Human NPH and R insulin are provided by the BPHS. However, access to human insulin analogs generally occurs through lawsuits (Do Livramento, Saleh, 2011; Figueiredo, Osorio-de-Castro, Pepe, 2013). These unforeseen expenses in the health budget with higher cost medicines burden the BPHS and this increase of expenses to the BPHS has been associated with arbitrary decisions related to provision of the insulin analogs. They have been available through judicial processes in different regions and municipalities of Brazil. The number of lawsuits involving lispro and glargine insulins is twice the number of lawsuits to require other insulin analogs (Lima et al., 2015). Decision-making for health care should be a rational process which does not result in excessive and unnecessary health care costs because this can compromise the system equity and the access to health (Shafie et al., 2016). The decision to provide or to incorporate to BPHS for any insulin analog should be supported by economic analysis and clinical evidence (Brasil, 2014).

In this context, the knowledge about cost-effectiveness of insulin analogs can subsidize health planning and possible incorporation of insulin analogs into the BPHS. The aim of this study was to perform a cost-effectiveness analysis to compare insulin analogs and human insulins.


This is a pharmacoeconomic study of cost-effectiveness to perspectives of BPHS. This study was developed based on data from the literature concerning the treatment of DM with insulin therapy. The cost data refer to the month of June 2016 and were recorded in monetary values in Brazilian currency, the Real. The calculation referred to the cost per patient/year.

For this study the direct medical costs of insulin treatment were ranked. The therapeutic regimen for each type of insulin was measured in accordance with the dose described as an International Unit (IU) per kg of the patient, considering for the calculation of the annual cost, 360 days of a year and body weight of 70 kg, being the mean of the normal distribution for the Brazilian population, according to the Brazilian Institute of Geography and Statistics (Brasil, 2016). Thus, the cost per IU of the drug was multiplied by the mean daily dose in IU recommended for each type of insulin, and calculated per patient/year. The mean dose values ​​assigned to each type of insulin were extracted from the studies used in the meta-analysis by Sanches et al. (2013) (Anderson Jr et al., 1997; Home, 2000; Hermansen et al., 2004; Heller, Koenen, Bode, 2009).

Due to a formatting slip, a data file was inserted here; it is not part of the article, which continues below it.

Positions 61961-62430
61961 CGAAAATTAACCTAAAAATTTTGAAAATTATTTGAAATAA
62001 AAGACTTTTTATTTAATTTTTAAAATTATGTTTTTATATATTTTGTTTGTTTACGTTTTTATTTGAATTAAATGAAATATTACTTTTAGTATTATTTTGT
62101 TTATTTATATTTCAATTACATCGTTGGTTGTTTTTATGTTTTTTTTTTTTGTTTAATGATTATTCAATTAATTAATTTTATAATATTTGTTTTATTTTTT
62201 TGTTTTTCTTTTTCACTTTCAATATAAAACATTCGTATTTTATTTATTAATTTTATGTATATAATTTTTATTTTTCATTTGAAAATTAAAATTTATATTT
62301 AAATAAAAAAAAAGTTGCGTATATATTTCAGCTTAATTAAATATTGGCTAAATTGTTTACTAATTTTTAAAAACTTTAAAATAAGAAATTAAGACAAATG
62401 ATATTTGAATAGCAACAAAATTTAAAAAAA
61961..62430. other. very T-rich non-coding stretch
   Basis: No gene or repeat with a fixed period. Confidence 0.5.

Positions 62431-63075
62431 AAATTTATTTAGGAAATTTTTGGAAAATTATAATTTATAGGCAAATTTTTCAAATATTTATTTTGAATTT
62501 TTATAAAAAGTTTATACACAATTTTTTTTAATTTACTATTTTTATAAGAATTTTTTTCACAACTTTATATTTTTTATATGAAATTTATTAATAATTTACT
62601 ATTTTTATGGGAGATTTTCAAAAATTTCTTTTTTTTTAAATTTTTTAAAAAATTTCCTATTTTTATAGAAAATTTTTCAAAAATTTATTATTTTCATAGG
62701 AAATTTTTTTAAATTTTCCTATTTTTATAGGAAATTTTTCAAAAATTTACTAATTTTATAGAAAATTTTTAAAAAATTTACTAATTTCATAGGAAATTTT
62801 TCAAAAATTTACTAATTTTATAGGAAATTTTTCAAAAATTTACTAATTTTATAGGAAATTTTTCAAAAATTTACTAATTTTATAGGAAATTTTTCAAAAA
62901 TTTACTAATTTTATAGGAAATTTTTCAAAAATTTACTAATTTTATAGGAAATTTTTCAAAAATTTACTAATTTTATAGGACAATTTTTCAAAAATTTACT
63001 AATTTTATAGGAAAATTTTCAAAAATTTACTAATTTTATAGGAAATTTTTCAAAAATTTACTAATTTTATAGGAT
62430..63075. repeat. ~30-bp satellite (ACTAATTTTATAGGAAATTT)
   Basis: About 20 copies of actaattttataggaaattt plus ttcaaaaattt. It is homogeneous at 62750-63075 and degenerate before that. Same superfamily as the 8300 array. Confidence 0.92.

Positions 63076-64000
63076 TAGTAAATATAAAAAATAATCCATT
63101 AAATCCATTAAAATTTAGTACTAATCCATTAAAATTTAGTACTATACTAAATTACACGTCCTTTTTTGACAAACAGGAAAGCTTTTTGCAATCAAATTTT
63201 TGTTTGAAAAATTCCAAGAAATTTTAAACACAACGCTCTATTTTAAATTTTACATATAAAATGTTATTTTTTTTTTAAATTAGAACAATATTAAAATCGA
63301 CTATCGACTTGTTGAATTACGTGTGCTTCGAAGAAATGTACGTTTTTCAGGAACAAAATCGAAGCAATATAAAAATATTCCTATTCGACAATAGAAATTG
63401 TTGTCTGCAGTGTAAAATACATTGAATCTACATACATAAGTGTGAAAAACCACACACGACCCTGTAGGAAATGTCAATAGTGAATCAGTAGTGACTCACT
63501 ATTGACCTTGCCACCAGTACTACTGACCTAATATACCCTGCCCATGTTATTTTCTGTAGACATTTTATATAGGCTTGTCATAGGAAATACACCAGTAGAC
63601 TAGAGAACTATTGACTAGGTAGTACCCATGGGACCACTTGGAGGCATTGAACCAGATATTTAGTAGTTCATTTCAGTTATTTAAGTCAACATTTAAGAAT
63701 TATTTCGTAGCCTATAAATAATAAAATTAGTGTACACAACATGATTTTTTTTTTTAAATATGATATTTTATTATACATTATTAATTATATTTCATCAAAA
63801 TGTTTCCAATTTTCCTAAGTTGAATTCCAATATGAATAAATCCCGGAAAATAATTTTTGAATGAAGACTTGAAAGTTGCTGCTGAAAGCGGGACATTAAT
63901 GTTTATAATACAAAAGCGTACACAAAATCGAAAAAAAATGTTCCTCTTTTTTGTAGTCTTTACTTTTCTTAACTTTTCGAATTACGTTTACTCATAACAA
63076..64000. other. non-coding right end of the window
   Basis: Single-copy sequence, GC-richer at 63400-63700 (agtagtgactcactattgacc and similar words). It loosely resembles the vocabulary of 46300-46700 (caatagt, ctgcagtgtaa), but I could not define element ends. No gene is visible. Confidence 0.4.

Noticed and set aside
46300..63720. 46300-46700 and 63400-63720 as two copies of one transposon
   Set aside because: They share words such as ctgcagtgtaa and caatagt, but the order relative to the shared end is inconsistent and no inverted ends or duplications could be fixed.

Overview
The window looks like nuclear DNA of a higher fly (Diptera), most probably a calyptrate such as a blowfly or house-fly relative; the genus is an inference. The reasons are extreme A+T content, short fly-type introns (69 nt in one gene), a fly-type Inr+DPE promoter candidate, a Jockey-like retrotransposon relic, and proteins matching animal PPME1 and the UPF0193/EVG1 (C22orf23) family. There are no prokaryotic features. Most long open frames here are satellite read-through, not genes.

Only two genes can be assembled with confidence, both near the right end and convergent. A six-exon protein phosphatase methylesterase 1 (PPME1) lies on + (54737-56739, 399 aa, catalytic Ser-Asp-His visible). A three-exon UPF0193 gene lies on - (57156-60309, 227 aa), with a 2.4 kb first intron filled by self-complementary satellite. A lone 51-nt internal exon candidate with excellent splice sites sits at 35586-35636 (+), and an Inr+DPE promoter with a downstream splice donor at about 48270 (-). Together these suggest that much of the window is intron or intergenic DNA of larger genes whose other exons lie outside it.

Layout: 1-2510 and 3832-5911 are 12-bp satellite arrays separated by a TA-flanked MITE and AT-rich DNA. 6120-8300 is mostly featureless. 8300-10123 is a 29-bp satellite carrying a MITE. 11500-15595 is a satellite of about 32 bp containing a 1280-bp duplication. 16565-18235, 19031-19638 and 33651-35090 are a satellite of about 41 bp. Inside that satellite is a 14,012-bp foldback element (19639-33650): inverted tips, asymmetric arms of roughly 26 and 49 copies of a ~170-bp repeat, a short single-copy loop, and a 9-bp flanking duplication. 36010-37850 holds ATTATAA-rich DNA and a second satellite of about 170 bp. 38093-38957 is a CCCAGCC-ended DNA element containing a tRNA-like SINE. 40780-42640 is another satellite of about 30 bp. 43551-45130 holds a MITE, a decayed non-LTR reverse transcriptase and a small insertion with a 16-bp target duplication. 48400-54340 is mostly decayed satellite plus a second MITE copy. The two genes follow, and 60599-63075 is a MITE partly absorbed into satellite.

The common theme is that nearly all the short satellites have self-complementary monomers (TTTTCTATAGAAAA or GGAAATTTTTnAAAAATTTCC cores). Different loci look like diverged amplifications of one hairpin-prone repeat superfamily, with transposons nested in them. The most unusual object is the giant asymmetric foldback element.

Data related to the reduction of HbA1c were used to compare treatment with human insulin and treatment with insulin analogs, being obtained from the meta-analysis by Sanches et al. (2013). The meta-analysis examined sixteen studies, totaling 5,733 patients using rapid-acting insulin analogs (glulisine, arpart, lispro) and 4,771 patients using long-acting insulin analogs (glargine and detemir). The mean age was 39.2 years and all patients were receiving diabetes treatment with insulin only. Glulisine was excluded from this study because it was not analyzed in the meta-analysis, being as it was found only in a clinical trial that analyzed glulisine vs. insulin R. The meta-analysis considered the significance level of 5% and the figures were interpreted for 95% confidence interval (Sanches et al., 2013).

The costs were extracted from the Market of Regulation of the Market of Medicines (CMED). It was considered the price of the sale of medicine to the government and the tax rate of 18%, linked to most Brazilian states. The values of each insulin existing in the table were considered: NPH INSUNORM N (ASPEN PHARMA) 100 IU mL, 10 mL injectable suspension; Regular INSUNORM R (ASPEN PHARMA) 100 IU/mL, 10 mL injectable solution; NOVORAPID aspart (NOVO NORDISK) 100 IU/mL, 10 mL injectable solution; lispro HUMALOG (ELI LILLY) 100 IU/mL, 10 mL injectable solution; detemir LEVEMIR (NOVO NORDISK) 100 IU/mL, 3 mL injectable solution; and glargine VELUXUS (MEDLEY) 100 IU/mL, 3 mL injectable solution (ANVISA, 2016).

Calculating cost-effectiveness

For cost-effectiveness analysis the Incremental Cost Effectiveness Ratio (ICER) was calculated, the calculation of which is the ratio of the cost variation by variation of the effectiveness, designated by the expression (Rascati, 2010):